Onward we move up the life scale. Some of our first labels were sweeping, diametrically opposed ones: Edible, not edible. Will try to eat me, won’t try to eat me. Something I want to screw. Something that wants to screw me.

Over time, neural networks became more sophisticated, allowing labels like good worker, dependable, or that boy over there is hot. It also allows us to see how others might label us and act accordingly: if I do x, my boss will label me as a good worker; If I do y my neighbor will label me as dependable; or if I do z, that boy over there will label me as hot.

We are labeling machines by construction with discerning eyes and discriminating tastes. Our ability to simultaneously make fine distinctions and grand generalizations is one-half the trademark of our intelligence, allowing us to thrive.

The other half, which likely came much later, is the ability to continually revise both. Revision is key to everything. For revision is what allows us to recognize our labels for the expedient means they are and not mistake them for some sort of permanent truth.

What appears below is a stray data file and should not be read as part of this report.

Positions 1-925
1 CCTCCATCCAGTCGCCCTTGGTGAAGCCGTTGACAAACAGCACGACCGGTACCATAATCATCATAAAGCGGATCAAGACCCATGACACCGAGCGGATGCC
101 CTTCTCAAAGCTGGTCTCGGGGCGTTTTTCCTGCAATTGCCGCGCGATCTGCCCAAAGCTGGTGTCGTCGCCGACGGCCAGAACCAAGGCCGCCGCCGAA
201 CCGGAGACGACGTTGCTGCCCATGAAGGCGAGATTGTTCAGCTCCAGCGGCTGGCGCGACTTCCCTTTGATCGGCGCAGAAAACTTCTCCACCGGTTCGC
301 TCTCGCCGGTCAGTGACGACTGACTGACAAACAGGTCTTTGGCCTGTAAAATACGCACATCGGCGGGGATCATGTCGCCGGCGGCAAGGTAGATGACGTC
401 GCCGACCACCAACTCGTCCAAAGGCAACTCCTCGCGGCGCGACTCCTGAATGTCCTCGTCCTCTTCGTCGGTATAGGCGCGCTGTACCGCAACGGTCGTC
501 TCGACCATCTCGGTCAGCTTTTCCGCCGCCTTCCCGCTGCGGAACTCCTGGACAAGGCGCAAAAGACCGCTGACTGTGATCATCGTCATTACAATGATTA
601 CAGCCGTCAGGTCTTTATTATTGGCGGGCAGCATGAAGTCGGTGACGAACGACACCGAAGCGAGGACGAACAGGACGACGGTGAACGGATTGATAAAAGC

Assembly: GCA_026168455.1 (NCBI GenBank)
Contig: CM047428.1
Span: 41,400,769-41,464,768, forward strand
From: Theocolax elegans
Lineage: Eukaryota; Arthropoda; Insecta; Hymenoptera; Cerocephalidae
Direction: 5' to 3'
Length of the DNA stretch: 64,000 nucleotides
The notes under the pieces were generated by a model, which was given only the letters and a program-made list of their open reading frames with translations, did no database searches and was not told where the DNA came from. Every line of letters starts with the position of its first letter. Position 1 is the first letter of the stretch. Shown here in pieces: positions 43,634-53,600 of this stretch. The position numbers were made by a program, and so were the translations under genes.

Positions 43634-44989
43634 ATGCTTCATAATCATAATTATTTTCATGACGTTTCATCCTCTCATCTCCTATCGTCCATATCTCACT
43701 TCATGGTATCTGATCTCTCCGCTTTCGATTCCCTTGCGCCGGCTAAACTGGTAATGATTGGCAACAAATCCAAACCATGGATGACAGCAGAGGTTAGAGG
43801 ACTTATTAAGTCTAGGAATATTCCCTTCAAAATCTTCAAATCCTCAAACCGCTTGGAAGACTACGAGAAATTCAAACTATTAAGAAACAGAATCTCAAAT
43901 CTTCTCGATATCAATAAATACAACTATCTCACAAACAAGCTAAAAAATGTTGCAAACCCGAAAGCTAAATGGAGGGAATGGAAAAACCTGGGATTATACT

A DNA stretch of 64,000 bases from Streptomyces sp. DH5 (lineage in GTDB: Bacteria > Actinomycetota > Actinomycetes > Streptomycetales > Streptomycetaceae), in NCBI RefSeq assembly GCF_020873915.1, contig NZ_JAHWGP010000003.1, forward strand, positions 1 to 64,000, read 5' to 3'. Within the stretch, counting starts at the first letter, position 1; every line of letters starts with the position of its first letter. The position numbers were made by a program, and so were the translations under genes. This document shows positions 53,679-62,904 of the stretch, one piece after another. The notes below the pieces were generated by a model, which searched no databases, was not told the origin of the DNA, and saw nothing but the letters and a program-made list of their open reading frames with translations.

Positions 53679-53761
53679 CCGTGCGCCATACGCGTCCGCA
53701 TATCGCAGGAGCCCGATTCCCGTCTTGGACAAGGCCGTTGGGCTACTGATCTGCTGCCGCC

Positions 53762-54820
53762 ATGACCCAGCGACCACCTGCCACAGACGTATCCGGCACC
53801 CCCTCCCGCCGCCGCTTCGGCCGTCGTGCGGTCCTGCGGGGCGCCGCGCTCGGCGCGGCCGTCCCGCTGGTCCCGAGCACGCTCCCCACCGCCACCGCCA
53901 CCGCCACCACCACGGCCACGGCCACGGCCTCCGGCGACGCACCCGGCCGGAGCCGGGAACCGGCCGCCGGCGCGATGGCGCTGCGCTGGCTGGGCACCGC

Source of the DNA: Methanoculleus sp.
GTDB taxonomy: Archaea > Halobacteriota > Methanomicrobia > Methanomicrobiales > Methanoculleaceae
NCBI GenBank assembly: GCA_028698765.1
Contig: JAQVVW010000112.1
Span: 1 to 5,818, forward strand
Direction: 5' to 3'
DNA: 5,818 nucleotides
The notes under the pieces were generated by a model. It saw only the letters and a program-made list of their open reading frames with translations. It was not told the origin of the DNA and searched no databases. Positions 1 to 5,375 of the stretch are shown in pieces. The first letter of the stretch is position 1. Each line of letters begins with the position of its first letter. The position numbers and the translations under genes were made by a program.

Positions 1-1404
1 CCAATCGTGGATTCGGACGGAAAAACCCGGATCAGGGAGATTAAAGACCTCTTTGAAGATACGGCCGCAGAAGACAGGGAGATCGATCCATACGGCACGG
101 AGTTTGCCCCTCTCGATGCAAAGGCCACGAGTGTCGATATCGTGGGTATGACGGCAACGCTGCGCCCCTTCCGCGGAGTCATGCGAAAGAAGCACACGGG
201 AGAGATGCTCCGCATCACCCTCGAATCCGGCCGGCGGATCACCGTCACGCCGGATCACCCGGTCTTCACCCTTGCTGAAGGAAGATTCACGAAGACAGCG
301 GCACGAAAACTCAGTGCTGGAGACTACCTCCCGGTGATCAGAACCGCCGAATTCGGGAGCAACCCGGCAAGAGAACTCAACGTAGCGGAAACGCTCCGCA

Mistaking a label for truth is at the heart of racism, homophobia, transphobia, and any other type of labeling gone awry. It is not the labeling itself, but the inability – whether deliberate or otherwise — to revise such labels in a productive way that is problematic.

Connor, being human, will continue to label Jude in multiple ways, well beyond gay or not gay to encompass labels like “doesn’t want to discuss his sexuality” or “is touchy about his sexuality” or “someone who gets mad at me for trying to understand him” (just like Jude, also being human, will likewise label Connor as “homophobic” or “someone with a father who is homophobic” or “someone who is invading my personal space.”)